The foreskin that covers and protects the head of the penis normally begins to separate at about the age of 3 or 4. Most will be able to pull the foreskin back over the head of the penis by the age of 18. You cannot retract your foreskin. It may be too tight. You seem to have a condition called phimosis, and I recommend discussing this with your primary care physician
. A person that has phimosis will not be able to retract and wash under the foreskin properly, so a white, cheesy material called smegma can accumulate that may cause the condition to be painful when the penis is erect. Phimosis can also occur late in life, perhaps as a result of several thrush infections affecting the head of the penis. Another reason is a skin condition called balanitis xerotica obliterans, which makes the foreskin pale and thickened. If it is very tight, I would recommend a visit to a primary care physician or urologist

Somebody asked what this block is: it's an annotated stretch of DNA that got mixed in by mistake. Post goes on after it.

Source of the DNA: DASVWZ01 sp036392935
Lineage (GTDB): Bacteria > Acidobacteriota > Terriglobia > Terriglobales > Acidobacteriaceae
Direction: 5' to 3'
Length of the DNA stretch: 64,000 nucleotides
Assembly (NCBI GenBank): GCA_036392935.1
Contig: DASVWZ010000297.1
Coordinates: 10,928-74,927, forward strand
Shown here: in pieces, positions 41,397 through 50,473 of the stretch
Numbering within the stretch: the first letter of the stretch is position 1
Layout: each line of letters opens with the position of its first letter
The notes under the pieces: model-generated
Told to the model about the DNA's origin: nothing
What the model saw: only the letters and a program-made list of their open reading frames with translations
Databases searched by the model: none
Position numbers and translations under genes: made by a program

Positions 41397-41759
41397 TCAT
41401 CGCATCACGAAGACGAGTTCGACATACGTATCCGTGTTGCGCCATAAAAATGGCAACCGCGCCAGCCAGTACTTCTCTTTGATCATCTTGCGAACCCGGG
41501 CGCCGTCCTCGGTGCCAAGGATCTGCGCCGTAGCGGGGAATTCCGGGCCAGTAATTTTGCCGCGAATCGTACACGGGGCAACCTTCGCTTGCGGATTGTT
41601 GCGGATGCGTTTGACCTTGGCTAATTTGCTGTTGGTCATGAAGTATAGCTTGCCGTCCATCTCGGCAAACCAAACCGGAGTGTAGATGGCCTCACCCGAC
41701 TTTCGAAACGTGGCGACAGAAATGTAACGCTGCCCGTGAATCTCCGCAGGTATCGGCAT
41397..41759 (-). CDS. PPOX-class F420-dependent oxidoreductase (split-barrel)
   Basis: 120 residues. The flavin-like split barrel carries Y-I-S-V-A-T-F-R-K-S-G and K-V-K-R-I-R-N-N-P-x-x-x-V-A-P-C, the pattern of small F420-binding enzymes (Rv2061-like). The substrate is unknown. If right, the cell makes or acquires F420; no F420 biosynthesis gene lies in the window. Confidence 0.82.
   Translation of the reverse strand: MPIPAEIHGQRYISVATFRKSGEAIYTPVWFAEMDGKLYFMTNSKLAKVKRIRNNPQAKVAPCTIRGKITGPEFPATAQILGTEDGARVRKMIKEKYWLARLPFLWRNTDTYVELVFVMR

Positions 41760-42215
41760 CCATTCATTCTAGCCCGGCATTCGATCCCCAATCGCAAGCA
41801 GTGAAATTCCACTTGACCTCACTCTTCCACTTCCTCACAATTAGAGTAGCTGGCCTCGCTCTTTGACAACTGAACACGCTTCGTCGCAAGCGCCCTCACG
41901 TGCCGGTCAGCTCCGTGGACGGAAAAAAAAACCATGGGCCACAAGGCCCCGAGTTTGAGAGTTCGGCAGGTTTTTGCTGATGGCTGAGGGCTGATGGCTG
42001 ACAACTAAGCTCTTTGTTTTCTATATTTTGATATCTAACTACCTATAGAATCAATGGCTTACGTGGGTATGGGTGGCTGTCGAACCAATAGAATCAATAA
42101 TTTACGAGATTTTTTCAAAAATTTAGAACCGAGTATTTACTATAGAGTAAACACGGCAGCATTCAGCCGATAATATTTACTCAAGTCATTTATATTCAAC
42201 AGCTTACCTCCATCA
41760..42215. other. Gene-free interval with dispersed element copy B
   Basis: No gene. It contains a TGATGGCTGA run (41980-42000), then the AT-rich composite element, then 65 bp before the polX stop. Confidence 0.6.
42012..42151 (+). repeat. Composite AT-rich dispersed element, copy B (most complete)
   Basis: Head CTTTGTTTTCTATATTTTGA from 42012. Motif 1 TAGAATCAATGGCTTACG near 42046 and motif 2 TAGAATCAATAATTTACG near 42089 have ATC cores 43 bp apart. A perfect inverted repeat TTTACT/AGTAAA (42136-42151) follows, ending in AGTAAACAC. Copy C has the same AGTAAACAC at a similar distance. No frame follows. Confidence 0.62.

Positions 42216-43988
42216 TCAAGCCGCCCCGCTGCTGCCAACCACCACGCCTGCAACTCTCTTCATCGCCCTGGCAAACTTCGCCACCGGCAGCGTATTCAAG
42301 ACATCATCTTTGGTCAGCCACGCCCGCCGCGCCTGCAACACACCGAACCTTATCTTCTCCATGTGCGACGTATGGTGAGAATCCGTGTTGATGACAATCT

who can advise you on how to retract your foreskin properly to avoid harming the penis and causing pain, bleeding
, and tears in the skin. If this does not solve the problem, you probably need an operation. Circumcision is the most common operation to separate the foreskin from the head of the penis if it is stuck down. Preputionplasty is a quicker, simpler operation when balanitis xerotica obliterans is absent. Consult your primary care provider, or see urologist to help you look into suitable options.